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Update from the Nominating Committee

In keeping with our commitment to transparency with regard to the Nominating Committee process, as we prepare to head to Singapore for our selection meeting we want to update the ICANN community as to where we are.

We closed the application process on 4 April 2011 and received 88 Statements of Interest. 14 candidates from Europe, 24 from Asia/Pacific, 15 from Latin America, 16 from North America, and 19 from Africa. 23 candidates are female, 65 are male. This is a record number of female candidates, and shows that our focus on female candidate recruitment this year was successful.

Candidates have expressed primary interest in serving as follows: 41 on the ICANN Board, 13 on the GNSO Council, 11 on the ccNSO Council, and 23 on the ALAC. Many candidates have asked to be considered for more than one position.

Since the deadline the NomCom has undertaken the following activities:

  • Reference checking
  • Candidate "deep diving" (finding more information about the person)
  • Candidate preliminary interviews
  • Preliminary evaluation of candidates

We have been holding regular teleconferences, with the frequency increasing as we get closer to our final deadline for candidate selection.

So far, we’ve thoroughly examined the candidates for the Board positions, and are well into our analysis of the candidates for the ALAC, GNSO and ccNSO.

After the final selection by the NomCom in late June 2011, the selected candidates will be subject to a due diligence process that will be undertaken by an external firm.

The process is documented in the timeline below:

Nomcom Timeline

We remain committed to the utmost confidentiality with regard to the candidates who have submitted themselves for service to ICANN, and according to the ATRT recommendations, we are striving for the utmost transparency with regard to process. It is a difficult balancing act, but we are doing the best that we can.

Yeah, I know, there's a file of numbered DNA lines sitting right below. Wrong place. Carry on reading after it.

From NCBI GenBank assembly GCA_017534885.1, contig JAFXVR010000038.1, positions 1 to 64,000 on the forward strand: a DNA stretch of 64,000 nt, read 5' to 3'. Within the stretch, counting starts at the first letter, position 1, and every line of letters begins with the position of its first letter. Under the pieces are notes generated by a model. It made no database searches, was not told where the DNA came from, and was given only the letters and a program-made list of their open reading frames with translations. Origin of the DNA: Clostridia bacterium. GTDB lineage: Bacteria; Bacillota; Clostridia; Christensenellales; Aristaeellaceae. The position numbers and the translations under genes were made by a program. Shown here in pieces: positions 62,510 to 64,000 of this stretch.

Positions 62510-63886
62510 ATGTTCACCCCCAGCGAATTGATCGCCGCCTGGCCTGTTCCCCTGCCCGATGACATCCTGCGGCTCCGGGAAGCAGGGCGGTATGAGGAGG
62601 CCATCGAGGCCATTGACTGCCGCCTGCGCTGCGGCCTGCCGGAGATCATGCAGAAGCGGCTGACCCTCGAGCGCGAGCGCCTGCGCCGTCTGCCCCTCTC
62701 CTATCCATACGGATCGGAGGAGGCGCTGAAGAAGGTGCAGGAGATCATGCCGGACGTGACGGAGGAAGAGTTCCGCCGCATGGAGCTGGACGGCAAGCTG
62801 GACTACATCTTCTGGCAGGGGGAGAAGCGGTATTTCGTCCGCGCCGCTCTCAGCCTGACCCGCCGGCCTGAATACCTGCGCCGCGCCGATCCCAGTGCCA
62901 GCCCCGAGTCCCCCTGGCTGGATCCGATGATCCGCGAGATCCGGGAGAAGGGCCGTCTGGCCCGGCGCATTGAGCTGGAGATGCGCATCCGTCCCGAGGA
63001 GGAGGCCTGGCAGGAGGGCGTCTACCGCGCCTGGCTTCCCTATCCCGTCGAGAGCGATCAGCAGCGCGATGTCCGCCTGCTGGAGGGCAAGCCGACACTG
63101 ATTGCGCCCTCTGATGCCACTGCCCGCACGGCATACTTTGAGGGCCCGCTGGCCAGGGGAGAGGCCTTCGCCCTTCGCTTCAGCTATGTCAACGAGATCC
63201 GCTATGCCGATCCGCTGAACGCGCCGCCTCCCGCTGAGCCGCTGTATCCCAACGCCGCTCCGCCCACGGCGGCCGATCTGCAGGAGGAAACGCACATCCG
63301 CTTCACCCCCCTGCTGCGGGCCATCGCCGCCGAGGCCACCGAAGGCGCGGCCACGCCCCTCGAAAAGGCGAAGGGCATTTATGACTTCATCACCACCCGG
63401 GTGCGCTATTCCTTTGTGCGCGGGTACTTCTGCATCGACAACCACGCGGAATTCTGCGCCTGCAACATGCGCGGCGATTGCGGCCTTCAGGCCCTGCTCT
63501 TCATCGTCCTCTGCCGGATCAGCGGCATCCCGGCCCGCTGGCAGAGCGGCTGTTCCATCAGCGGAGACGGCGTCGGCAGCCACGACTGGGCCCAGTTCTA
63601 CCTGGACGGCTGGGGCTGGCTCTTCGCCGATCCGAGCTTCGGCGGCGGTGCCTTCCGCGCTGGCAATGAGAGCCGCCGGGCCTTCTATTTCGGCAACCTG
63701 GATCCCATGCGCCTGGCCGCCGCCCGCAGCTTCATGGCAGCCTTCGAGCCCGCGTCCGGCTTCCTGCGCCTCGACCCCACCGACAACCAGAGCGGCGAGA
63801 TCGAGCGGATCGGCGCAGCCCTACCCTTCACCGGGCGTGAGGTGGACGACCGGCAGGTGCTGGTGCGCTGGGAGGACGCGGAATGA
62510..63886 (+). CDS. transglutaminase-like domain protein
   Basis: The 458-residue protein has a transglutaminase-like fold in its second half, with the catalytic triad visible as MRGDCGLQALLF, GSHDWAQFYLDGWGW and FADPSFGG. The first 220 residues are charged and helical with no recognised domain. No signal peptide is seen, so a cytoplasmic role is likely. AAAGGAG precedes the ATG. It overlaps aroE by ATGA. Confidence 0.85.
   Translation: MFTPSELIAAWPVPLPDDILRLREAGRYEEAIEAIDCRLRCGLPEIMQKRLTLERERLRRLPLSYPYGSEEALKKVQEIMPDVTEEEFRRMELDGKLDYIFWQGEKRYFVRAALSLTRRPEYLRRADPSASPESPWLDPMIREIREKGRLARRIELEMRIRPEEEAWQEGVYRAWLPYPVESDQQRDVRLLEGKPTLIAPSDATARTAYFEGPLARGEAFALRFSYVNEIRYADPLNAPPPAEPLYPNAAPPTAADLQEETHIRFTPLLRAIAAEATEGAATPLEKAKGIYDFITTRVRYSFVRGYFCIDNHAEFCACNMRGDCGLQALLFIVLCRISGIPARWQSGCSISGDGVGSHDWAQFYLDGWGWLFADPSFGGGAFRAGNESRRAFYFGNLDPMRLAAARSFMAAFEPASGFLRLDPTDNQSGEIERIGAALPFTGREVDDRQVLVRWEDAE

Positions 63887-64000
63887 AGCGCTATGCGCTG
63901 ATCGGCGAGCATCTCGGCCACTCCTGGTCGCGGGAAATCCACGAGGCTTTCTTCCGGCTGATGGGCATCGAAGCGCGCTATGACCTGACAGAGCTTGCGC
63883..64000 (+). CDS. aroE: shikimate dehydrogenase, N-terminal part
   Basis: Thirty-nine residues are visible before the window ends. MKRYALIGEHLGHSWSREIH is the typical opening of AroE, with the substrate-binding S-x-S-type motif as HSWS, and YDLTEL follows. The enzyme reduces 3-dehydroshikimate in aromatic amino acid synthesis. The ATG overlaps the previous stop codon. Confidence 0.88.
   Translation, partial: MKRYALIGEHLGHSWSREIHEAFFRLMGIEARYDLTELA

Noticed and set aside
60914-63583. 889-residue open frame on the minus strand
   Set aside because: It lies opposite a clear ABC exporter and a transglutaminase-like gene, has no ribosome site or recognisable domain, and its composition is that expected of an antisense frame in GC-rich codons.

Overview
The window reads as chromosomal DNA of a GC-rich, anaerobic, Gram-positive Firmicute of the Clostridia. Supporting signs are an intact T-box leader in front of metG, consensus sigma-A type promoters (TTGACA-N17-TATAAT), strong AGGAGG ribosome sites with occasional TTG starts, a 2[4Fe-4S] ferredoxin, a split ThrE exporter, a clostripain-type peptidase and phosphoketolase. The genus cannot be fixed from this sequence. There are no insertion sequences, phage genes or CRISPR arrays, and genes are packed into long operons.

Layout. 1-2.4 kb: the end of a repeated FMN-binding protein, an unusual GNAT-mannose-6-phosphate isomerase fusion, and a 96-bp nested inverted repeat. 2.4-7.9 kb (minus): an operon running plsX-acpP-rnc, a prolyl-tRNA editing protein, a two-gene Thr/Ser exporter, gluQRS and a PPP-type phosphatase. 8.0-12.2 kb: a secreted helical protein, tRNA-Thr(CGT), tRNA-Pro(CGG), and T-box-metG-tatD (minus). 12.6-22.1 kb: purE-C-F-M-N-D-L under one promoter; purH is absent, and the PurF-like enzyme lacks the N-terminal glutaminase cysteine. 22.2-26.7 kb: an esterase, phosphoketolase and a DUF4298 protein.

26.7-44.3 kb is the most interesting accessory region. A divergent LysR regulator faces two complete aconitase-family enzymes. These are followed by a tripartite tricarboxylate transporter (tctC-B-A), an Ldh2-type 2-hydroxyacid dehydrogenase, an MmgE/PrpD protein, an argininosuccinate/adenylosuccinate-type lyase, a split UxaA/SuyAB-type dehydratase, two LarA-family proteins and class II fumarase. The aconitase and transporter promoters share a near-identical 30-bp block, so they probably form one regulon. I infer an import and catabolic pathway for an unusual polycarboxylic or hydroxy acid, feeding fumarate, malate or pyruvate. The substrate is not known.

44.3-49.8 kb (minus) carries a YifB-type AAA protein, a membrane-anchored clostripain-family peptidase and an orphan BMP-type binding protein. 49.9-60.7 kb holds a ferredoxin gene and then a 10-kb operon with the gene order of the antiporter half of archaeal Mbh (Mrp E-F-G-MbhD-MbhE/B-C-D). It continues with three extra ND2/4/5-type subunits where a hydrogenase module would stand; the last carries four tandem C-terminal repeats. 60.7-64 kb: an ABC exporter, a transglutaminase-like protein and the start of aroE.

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    Domain Name System
    Internationalized Domain Name ,IDN,"IDNs are domain names that include characters used in the local representation of languages that are not written with the twenty-six letters of the basic Latin alphabet ""a-z"". An IDN can contain Latin letters with diacritical marks, as required by many European languages, or may consist of characters from non-Latin scripts such as Arabic or Chinese. Many languages also use other types of digits than the European ""0-9"". The basic Latin alphabet together with the European-Arabic digits are, for the purpose of domain names, termed ""ASCII characters"" (ASCII = American Standard Code for Information Interchange). These are also included in the broader range of ""Unicode characters"" that provides the basis for IDNs. The ""hostname rule"" requires that all domain names of the type under consideration here are stored in the DNS using only the ASCII characters listed above, with the one further addition of the hyphen ""-"". The Unicode form of an IDN therefore requires special encoding before it is entered into the DNS. The following terminology is used when distinguishing between these forms: A domain name consists of a series of ""labels"" (separated by ""dots""). The ASCII form of an IDN label is termed an ""A-label"". All operations defined in the DNS protocol use A-labels exclusively. The Unicode form, which a user expects to be displayed, is termed a ""U-label"". The difference may be illustrated with the Hindi word for ""test"" — परीका — appearing here as a U-label would (in the Devanagari script). A special form of ""ASCII compatible encoding"" (abbreviated ACE) is applied to this to produce the corresponding A-label: xn--11b5bs1di. A domain name that only includes ASCII letters, digits, and hyphens is termed an ""LDH label"". Although the definitions of A-labels and LDH-labels overlap, a name consisting exclusively of LDH labels, such as""icann.org"" is not an IDN."